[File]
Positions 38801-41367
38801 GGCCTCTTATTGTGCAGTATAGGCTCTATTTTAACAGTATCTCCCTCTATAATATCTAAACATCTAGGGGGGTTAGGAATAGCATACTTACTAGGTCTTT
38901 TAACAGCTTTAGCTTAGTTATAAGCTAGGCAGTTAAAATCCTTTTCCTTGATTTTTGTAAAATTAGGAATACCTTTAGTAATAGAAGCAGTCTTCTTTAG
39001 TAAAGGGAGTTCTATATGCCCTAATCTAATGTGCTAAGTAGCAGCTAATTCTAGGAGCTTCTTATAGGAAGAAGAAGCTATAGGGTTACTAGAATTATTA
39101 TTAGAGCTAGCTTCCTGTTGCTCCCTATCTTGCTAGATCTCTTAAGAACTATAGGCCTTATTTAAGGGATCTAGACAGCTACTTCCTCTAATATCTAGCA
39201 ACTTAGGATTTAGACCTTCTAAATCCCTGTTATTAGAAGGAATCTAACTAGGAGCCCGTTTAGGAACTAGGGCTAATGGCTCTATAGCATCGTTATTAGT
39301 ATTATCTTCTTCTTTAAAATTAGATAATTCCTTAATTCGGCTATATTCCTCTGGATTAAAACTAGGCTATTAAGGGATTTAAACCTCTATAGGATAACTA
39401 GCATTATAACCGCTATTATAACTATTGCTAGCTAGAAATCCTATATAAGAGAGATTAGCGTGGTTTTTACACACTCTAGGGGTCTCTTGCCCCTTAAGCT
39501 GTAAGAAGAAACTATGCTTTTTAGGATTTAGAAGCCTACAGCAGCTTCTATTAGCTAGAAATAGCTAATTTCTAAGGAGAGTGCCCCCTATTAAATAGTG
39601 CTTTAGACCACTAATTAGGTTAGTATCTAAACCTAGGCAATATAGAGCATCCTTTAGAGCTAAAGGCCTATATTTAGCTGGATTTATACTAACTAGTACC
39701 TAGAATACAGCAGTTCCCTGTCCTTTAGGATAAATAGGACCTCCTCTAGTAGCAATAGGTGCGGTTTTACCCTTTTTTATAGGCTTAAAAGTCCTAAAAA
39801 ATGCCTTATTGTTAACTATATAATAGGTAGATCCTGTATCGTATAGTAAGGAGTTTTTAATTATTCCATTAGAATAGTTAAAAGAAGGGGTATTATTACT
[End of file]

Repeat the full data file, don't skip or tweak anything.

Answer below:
Positions 38801-41367
38801 GGCCTCTTATTGTGCAGTATAGGCTCTATTTTAACAGTATCTCCCTCTATAATATCTAAACATCTAGGGGGGTTAGGAATAGCATACTTACTAGGTCTTT
38901 TAACAGCTTTAGCTTAGTTATAAGCTAGGCAGTTAAAATCCTTTTCCTTGATTTTTGTAAAATTAGGAATACCTTTAGTAATAGAAGCAGTCTTCTTTAG
39001 TAAAGGGAGTTCTATATGCCCTAATCTAATGTGCTAAGTAGCAGCTAATTCTAGGAGCTTCTTATAGGAAGAAGAAGCTATAGGGTTACTAGAATTATTA
39101 TTAGAGCTAGCTTCCTGTTGCTCCCTATCTTGCTAGATCTCTTAAGAACTATAGGCCTTATTTAAGGGATCTAGACAGCTACTTCCTCTAATATCTAGCA
39201 ACTTAGGATTTAGACCTTCTAAATCCCTGTTATTAGAAGGAATCTAACTAGGAGCCCGTTTAGGAACTAGGGCTAATGGCTCTATAGCATCGTTATTAGT
39301 ATTATCTTCTTCTTTAAAATTAGATAATTCCTTAATTCGGCTATATTCCTCTGGATTAAAACTAGGCTATTAAGGGATTTAAACCTCTATAGGATAACTA
39401 GCATTATAACCGCTATTATAACTATTGCTAGCTAGAAATCCTATATAAGAGAGATTAGCGTGGTTTTTACACACTCTAGGGGTCTCTTGCCCCTTAAGCT
39501 GTAAGAAGAAACTATGCTTTTTAGGATTTAGAAGCCTACAGCAGCTTCTATTAGCTAGAAATAGCTAATTTCTAAGGAGAGTGCCCCCTATTAAATAGTG
39601 CTTTAGACCACTAATTAGGTTAGTATCTAAACCTAGGCAATATAGAGCATCCTTTAGAGCTAAAGGCCTATATTTAGCTGGATTTATACTAACTAGTACC
39701 TAGAATACAGCAGTTCCCTGTCCTTTAGGATAAATAGGACCTCCTCTAGTAGCAATAGGTGCGGTTTTACCCTTTTTTATAGGCTTAAAAGTCCTAAAAA
39801 ATGCCTTATTGTTAACTATATAATAGGTAGATCCTGTATCGTATAGTAAGGAGTTTTTAATTATTCCATTAGAATAGTTAAAAGAAGGGGTATTATTACT